During this period the antipope, Nicholas V, had nominated six cardinals (15 May 1238), among them an Augustinian and a Dominican, and between September 1328, and December 1329, three other cardinals; also among the bishops whom he consecrated were members of the two orders mentioned above. After Louis IV had returned to Bavaria, Nicholas V, deprived of all support, took refuge with the Count of Donoratico. Finally, in his distress, Nicholas appealed to John XXII, cast himself at his feet (Avignon, 4 August), and submitted to honourable confinement at Avignon, where he remained until his death on 16 October 1333.

A form of Fraticelli was also represented by Philip of Berbegni, a fanatical and eccentric Observant of Spain (1433), who attempted to establish a strict society de la Capuciola, but met vigorous opposition from John Capistran, who issued a dissertation against him.
Only once again are measures known to have been taken against the Fraticelli, viz., in 1466, when a number of Fraticelli from Poli, near Palestrina, and Maiolati were captured at Assisi during the Portiuncula celebration. They were imprisoned in the castle of Sant’ Angelo and proceedings instituted against them. Their protector at Poli, Count Stefano de’ Conti, was imprisoned, but they also received the protection of the noble Colonna family of Palestrina. Tradition also mentions that the Fraticelli established many other colonies and that they had an important centre in Greece, whence they sent out emissaries and where they sought refuge from the aggressive measures of St. James of the March. They generally held their reunions at night in private houses and half of the inhabitants of Poli are said to have been among their adherents. The allegation that their religious services were defiled by immoral practices cannot be proved. According to their doctrine, as contained in the “Dialogus”, immoral priests incurred the loss of the powers of order and jurisdiction. They had also their own bishop, Nicholas by name.
During this period numerous pamphlets were published controverting the errors of the Fraticelli. While the campaign was going on at Rome, information was brought concerning another sect similar to the Fraticelli, which had been discovered in Germany; but though these visionaries, led by Brothers Johann and Livin of Wirsberg, found adherents among the Mendicants in Bohemia and Franconia, they cannot be considered as Fraticelli. In spite of all persecutions, remnants of the original Fraticelli still survived, but their strength was crippled and they thenceforth constituted no serious danger to the Roman Church.

The most dangerous woman in the world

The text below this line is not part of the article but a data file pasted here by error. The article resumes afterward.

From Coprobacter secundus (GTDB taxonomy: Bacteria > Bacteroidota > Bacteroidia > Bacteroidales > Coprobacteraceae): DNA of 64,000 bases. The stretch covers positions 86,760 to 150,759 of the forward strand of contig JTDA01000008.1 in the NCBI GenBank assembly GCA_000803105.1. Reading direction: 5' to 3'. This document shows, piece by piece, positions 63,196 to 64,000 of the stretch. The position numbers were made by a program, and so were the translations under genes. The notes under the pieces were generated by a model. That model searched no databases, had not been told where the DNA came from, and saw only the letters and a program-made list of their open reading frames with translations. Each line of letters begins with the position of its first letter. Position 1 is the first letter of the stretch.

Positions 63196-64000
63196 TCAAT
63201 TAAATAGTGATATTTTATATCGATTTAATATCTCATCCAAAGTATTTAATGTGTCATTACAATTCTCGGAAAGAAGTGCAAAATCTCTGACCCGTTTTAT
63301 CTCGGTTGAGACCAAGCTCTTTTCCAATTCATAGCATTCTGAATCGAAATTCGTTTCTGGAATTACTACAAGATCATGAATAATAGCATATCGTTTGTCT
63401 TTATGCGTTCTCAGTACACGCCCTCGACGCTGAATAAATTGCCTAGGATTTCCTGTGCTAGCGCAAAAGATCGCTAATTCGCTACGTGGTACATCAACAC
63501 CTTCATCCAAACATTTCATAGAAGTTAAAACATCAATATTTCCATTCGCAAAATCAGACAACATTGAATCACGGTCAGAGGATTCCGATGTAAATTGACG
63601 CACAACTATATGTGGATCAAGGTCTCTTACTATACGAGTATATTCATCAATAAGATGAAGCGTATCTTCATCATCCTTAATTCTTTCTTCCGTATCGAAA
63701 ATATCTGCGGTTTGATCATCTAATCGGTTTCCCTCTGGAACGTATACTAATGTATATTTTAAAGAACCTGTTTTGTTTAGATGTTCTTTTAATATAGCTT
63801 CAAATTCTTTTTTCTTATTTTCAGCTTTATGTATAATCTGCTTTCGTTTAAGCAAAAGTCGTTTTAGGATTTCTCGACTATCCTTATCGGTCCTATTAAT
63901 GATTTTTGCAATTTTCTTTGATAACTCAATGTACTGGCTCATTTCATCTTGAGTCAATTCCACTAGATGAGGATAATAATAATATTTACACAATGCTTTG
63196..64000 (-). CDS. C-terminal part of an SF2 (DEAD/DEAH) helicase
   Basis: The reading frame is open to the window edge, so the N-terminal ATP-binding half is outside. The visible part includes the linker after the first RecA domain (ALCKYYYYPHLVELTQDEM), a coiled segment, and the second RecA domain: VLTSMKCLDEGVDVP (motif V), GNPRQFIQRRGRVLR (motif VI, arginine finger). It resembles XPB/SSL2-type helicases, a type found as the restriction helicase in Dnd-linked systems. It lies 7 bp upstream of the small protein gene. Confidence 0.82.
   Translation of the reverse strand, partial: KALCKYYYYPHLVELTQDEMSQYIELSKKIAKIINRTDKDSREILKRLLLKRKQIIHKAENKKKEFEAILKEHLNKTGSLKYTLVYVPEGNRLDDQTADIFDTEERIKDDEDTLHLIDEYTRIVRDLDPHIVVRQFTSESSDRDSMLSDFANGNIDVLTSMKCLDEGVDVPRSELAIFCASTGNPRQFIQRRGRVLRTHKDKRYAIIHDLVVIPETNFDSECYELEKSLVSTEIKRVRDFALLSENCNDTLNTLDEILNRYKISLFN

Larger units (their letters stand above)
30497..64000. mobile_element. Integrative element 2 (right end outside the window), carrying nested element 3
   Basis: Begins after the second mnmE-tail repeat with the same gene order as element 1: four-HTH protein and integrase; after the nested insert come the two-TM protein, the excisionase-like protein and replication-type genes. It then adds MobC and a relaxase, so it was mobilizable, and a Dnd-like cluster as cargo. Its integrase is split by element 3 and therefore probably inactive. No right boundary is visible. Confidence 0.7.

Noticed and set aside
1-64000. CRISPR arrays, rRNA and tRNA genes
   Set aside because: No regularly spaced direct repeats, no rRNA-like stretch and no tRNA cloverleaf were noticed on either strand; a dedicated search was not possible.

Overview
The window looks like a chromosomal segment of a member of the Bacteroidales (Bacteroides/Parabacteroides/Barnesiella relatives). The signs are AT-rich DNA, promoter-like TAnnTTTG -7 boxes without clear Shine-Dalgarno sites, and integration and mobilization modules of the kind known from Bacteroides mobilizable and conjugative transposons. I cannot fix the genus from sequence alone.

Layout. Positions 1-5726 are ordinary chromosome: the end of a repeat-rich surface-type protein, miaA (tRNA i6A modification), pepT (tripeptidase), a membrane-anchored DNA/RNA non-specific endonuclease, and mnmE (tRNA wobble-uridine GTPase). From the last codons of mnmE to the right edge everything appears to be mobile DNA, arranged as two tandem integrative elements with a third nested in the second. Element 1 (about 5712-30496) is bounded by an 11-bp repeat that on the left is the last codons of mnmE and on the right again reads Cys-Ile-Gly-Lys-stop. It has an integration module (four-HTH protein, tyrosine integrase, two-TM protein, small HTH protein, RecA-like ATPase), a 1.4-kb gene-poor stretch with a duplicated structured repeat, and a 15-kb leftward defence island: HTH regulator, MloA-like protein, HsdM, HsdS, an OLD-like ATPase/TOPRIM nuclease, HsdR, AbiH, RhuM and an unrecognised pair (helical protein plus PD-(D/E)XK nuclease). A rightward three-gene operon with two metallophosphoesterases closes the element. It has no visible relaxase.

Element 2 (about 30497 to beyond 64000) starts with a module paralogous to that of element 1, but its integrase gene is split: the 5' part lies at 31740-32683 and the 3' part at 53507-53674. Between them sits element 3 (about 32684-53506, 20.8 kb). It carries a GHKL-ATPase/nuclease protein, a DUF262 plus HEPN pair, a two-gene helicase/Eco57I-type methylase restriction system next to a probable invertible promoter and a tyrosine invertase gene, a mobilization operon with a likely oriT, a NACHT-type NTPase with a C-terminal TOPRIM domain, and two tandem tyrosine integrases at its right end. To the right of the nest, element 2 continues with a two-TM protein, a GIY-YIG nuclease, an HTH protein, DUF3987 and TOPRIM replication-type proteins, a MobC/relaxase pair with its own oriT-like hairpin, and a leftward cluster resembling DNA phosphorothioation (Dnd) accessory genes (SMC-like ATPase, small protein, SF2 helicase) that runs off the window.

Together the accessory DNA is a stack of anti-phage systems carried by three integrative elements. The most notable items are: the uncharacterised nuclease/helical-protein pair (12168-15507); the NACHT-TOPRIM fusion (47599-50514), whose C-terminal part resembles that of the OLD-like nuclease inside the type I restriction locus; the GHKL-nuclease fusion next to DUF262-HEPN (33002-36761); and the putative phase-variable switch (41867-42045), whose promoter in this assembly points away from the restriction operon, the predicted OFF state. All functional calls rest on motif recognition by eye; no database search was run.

The Treasure of Trencavel

List of Characters

Table Of Contents



List of Places

Table of Contents

Pseudo History


Extract from The Prisoner of Foix--Chapter 43 -The EntranceNo need to buy a Kindle. Read it on your computer or tablet

John Stanley-26th April 1355


'Looks like we are going to see a bit of excitement, John. The Captain tried to get an agreement from the Prince that if there is surf running across the channel to Arcachon we will turn back to Bordeaux, but the Prince would hear none of it. Instead, he has offered to provide insurance for all three ships. If they are damaged or sunk, the owners will be compensated and every sailor who makes the passage will be given a bounty payment. What none of this seems to take into account is that if we sink in rough, fast-flowing waters we might all drown.'

John raised his eyebrows. 'But that is what we are going to do?'

'Yes, despite the fact that surf running accross the entrance is not uncommon and the deep water channel moves continually. In the end, the Prince attacked their captains on their weakest point, their professional pride! He threw down the gauntlet. He offered to take the Sally first through the channel, and to take control during the passage.' He raised his brow. 'We are going into the Bay of Arcachon, come what may! '

Extract from The Eagle of Carcassone -- Chapter 24-- A Real GoddessNo need to buy a Kindle. Read it on your computer or tablet

John Stanley - 22 July 1355

An hour later John walked with Ximene close to the river along the valley below St Feriole. It was the very essence of a summer’s day. The sun was fierce but in the shadow of the trees, it was cool and fragrant. The trees and shrubs along the riverbank hid their progress, from the Château, from St Feriole.

Eventually they reached a point where John thought it was safe to emerge from cover. To his satisfaction the stream extended into a pool with a sandy beach, shaded by trees. Where the stream entered the pool there was a flat grassy area, almost circular. Behind this, the bulk of two mountain ridges provided a splendid backdrop. He looked around once more ‘Not just a good training ground but a great training ground. If the Greek heroes knew about this they might be tempted to join me, to train with me’

Ximene laughed out loud. He turned to look at her. She had removed her outer clothes and was wearing a white chemise, cut short so that it barely reached her knees. Around her waist, she wore a plaited leather belt, obviously fashioned from the multitude of leather straps to be found in the tackle room.

She ran her hands down over her breasts. ‘When you were unconscious I heard you muttering about gods and goddesses, so  I have decided that from now on, for you, I will be the goddess.’

The Prisoner of FoixVol 1 of the series—The Treasure of Trencavel

Aquitaine, an English possession, is in crisis. It is under threat from neighbouring nations and internal dissension.

The Black Prince, King Edward III’s eldest son has been given the task of taking command in Aquitaine.

Suddenly there is an opportunity. Ximene Trencavel is the heiress to the lands of Occitan, to the east of Aquitaine: lands controlled by the Franks. Ximene wants independence, both for herself and for Occitan.

A union between Aquitaine and Occitan would be mutually beneficial. The Black Prince undertakes a secret journey to meet Ximene to negotiate a marriage contract. It is, however, a marriage neither of them really wants.

Meanwhile, the  Franks plot to murder Ximene to prevent ,not just the marriage, but any kind of union between England and Occitan.

The Eagle Of CarcassonneVol II of the series—The Treasure of Trencavel

The loose alliance between Ximene Trencavel and the Black Prince is under threat.

The Prince invades Occitan, to show his support for Ximene but it becomes an invasion which creates more problems than it solves.

The Prince has fallen hopelessly in love with Joan of Kent and Joan is now determined to marry him and become the next Queen of England.

Joan is therefore  determined to convince Ximene that she should not marry the Prince.

Part of her strategy is to encourage Ximene’s relationship with John Stanley—one of the Princes bodyguards—not an easy task as both John and Ximene have doubts about their compatibility.

However, John is grievously injured in a battle and Ximene commits herself to nurse him back to health.